Goal-directed haemodynamic therapy and gastrointestinal complications in major surgery: a meta-analysis of randomized controlled trials

Br J Anaesth. 2009 Nov;103(5):637-46. doi: 10.1093/bja/aep279.

Abstract

Postoperative gastrointestinal (GI) dysfunction is one of the most frequent complications in surgical patients. Most cases are associated with episodes of splanchnic hypoperfusion due to hypovolaemia or cardiac dysfunction. It has been suggested that perioperative haemodynamic goal-directed therapy (GDT) may reduce the incidence of these complications in cardiac surgery, and other surgery, but clear evidence is lacking. We have undertaken a meta-analysis of the effects of GDT on postoperative GI and liver complications. A systematic search, using MEDLINE, EMBASE, and The Cochrane Library databases, was performed. Sixteen randomized controlled trials (3410 participants) met the inclusion criteria. Data synthesis was obtained using odds ratio (OR) with 95% confidence interval (CI) by random-effects model. Statistical heterogeneity was assessed by Q and I2 statistics. GI complications were ranked as major (required radiological or surgical intervention or life-threatening condition) or minor (no or only pharmacological treatment required). Major GI complications were significantly reduced by GDT when compared with a control group (OR, 0.42; 95% CI, 0.27-0.65). Minor GI complications were also significantly decreased in the GDT group (OR, 0.29; 95% CI, 0.17-0.50). Treatment did not reduce hepatic injury rate (OR, 0.54; 95% CI, 0.19-1.55). Quality sensitive analyses confirmed the main overall results. In patients undergoing major surgery, GDT, by maintaining an adequate systemic oxygenation, can protect organs particularly at risk of perioperative hypoperfusion and is effective in reducing GI complications.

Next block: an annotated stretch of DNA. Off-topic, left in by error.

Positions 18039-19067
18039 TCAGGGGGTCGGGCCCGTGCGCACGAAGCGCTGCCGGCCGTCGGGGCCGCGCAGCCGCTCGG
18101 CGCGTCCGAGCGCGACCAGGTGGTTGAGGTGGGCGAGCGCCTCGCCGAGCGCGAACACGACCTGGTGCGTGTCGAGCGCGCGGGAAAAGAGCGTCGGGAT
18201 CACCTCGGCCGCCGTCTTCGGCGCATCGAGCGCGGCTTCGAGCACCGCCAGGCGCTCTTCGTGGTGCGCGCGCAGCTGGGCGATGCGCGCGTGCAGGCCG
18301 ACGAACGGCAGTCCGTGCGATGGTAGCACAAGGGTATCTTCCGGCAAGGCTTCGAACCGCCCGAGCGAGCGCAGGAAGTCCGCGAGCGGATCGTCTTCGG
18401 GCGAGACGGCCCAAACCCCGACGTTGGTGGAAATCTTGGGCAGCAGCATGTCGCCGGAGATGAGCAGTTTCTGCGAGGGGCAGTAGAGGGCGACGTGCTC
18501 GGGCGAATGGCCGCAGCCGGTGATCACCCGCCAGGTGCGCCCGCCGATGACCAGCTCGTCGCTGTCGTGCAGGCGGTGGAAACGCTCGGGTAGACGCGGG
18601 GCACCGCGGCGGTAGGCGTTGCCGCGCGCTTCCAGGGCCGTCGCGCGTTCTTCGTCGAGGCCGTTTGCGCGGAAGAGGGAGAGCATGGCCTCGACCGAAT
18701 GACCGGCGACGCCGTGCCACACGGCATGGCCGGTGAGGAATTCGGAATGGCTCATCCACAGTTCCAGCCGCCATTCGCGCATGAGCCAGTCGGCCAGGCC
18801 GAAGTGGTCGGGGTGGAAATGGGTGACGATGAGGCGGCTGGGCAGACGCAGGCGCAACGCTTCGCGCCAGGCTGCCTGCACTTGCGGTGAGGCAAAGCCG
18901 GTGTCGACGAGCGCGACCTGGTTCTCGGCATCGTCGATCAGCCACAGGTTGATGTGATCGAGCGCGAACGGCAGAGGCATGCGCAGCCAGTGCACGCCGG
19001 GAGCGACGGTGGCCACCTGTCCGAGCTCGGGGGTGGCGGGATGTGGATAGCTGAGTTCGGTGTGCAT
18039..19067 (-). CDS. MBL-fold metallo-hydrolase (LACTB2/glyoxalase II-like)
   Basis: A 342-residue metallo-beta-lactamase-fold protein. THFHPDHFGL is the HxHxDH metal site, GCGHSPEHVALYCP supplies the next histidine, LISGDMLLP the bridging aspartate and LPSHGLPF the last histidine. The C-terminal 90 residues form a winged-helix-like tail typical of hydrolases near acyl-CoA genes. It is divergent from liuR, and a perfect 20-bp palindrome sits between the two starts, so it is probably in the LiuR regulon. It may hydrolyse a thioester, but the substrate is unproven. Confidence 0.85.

Publication types

  • Meta-Analysis
  • Review

MeSH terms

  • Adult
  • Aged
  • Fluid Therapy / methods
  • Gastrointestinal Diseases / prevention & control*
  • Hemodynamics*
  • Humans
  • Middle Aged
  • Perioperative Care / methods*
  • Postoperative Complications / prevention & control*
  • Randomized Controlled Trials as Topic
  • Young Adult